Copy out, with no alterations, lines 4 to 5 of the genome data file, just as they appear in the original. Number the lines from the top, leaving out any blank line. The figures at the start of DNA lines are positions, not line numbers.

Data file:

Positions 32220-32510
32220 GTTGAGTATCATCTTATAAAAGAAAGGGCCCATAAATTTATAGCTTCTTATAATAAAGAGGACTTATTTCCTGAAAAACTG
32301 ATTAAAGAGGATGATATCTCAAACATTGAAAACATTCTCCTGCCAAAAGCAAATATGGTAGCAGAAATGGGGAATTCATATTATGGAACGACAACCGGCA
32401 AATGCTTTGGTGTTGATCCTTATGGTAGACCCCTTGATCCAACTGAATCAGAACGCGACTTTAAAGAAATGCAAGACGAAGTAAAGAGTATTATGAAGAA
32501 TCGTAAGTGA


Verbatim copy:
32401 AATGCTTTGGTGTTGATCCTTATGGTAGACCCCTTGATCCAACTGAATCAGAACGCGACTTTAAAGAAATGCAAGACGAAGTAAAGAGTATTATGAAGAA
32501 TCGTAAGTGA